Thanks so much for sharing these terrific photos with us! You can read more wonderful customer testimonials close to home on our Customer Quotes Near Me page!
Ever since I became a regular user of Spalding Labs’ Fly Predators, over 40 years ago, I have recommended them for fly control to my clients, my neighbors and my seminar audiences.
Invariably, those who heed my advice are satisfied with the results. However, occasionally, the response is unusual and sometimes funny.
For example, one of my clients had a serious fly problem. Like me, she lived in a canyon where the summer temperatures often rise to over 100 degrees Fahrenheit, a paradise for barn and house flies. So, I recommended Fly Predators.
Sometime later she telephoned me and said, “I just received my first shipment of Fly Predators. I can’t see them because they are buried in the shavings in the plastic container, but that’s not why I’m calling. I see dozens of little bugs in with them. I’m afraid that they will damage the predators. Maybe they already have, because I don’t see the predators. Maybe the bugs have killed the predators.
I reassured her, “No! Those are the predators. They are hatching, so it’s time to put them out on the manure piles on your place.”
“But,” she protested, “If those are the predators, how can they kill the flies? They are too small.”
“Oh,” I responded, “They are very efficient at killing flies. Nature is full of small organisms killing large organisms.”
“Really?” she exclaimed.
“Sure,” I said. “The smallpox virus is so small that it cannot be seen under an ordinary microscope, yet that virus has killed hundreds of millions of human beings throughout history. And, I have seen horses killed by rattlesnakes less than three feet in length. That’s just two examples of smaller organisms killing much larger ones.”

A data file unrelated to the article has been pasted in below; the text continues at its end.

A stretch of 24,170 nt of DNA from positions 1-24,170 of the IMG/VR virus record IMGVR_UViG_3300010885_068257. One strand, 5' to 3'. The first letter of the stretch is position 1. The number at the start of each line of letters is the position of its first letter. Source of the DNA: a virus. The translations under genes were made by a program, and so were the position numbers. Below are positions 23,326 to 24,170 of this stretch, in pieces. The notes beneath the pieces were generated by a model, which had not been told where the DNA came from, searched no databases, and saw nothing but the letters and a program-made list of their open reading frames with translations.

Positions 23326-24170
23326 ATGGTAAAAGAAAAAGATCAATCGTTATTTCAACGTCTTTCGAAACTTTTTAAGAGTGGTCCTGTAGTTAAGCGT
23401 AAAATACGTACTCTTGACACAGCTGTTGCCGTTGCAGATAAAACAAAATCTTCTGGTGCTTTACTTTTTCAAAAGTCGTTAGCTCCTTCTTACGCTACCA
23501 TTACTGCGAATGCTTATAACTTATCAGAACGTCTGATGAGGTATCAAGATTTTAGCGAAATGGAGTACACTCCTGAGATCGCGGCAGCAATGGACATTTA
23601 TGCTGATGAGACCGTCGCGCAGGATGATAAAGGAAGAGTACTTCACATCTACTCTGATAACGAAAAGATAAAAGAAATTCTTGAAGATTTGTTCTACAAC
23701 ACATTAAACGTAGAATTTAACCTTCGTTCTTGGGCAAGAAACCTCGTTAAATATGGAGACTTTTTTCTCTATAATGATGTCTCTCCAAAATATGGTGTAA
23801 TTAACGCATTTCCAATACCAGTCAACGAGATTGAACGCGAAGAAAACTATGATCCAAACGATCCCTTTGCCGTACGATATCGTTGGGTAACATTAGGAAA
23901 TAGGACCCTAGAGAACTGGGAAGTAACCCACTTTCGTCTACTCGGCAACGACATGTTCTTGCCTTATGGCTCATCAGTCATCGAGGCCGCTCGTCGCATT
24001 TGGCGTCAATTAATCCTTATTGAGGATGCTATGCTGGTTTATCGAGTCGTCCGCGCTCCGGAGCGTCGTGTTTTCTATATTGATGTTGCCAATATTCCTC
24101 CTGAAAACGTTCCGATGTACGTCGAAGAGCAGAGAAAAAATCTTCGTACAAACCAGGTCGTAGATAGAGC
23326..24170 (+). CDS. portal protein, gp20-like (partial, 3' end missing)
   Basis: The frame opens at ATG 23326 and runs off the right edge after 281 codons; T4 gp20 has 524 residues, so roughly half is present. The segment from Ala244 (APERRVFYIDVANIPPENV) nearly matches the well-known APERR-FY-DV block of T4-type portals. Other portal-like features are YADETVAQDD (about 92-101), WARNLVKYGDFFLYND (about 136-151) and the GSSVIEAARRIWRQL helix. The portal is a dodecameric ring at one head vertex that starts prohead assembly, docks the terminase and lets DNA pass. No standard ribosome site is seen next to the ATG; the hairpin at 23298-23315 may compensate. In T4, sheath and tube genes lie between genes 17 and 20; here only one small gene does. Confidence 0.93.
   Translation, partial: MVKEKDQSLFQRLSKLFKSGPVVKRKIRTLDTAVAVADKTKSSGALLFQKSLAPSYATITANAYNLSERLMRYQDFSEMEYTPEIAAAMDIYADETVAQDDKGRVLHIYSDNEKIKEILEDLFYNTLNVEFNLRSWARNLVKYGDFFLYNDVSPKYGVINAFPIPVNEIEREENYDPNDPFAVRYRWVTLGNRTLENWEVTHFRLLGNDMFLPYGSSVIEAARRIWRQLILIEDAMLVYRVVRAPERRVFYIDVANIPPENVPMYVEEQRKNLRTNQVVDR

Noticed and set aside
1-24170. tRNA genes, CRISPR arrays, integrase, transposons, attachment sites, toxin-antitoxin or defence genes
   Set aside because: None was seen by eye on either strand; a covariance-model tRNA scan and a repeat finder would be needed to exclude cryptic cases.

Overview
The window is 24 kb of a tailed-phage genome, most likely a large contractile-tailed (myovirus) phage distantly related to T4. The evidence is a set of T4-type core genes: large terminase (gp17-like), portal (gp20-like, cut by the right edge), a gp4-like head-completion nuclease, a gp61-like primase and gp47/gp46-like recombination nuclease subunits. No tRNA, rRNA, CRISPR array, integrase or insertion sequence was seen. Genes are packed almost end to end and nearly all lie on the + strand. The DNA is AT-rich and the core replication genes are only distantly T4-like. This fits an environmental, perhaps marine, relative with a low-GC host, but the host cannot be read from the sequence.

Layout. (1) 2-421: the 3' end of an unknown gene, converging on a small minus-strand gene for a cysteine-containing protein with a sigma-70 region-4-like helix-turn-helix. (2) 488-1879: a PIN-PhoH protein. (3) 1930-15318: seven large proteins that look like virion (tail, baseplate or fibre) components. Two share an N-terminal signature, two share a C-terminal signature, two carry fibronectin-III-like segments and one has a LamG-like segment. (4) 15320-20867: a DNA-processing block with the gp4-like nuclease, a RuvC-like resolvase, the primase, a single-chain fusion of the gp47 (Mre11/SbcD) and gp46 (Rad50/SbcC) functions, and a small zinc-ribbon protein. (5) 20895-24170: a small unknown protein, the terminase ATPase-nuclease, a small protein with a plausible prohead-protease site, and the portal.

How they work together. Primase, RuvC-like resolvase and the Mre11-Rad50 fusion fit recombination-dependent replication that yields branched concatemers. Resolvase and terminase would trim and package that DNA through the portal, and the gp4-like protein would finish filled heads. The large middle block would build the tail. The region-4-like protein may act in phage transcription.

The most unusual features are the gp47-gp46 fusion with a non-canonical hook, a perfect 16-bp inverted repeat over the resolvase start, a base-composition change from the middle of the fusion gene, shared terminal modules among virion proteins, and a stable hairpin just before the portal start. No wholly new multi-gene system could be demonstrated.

“You mean the Fly Predators are dangerous?”
“Yes,” I replied. “But not to us. Only to the flies.”
I am a compulsive reader. Always have been. I keep a book in each bathroom, next to my bed, on the dinner table, in my car, several where I watch TV (I read during commercials), and I even carry my own books or periodical journals to my doctor’s appointments and even to fast-food lunch facilities.
So sometimes it takes many months to get through a book.
My colleague, Dr. Marcia Thibeault, sent me a copy of her book, I Make Horse Calls. I reviewed it and thanked her for it. I love reading other veterinarian’s books. James Herriot really started something!
Then, months ago, she sent me the sequel, More Horse Calls. I fast-read it and then, afterwards put it in one of our bathrooms for more casual, in-depth absorption.
Halfway through it last night, I was surprised to find myself in it.
Thank you Dr. Thibeault. Apparently you see that my imprint training method, used on newborn foals helps to produce a gentle and cooperative patient after they are mature.
An excerpt from More Horse Calls.
Luckily Sunny had been imprint trained, a process made popular by veterinarian Dr. Robert M. Miller. Imprint training takes advantage of a foal’s ability to learn rapidly right after birth. By exposing a newborn foal to potentially threatening stimuli, and showing the foal there is no real danger, the foal relaxes and a strong bond forms between horse and human. These imprint trained foals have less fear. If the foal is also taught to yield to pressure rather than fight against it, when it later becomes trapped, the foal soon finds struggling increases its pain, so it is more likely to stop struggling. They are also more willing to let humans help them. I hoped Pat’s early handling of Sunny was paying off now.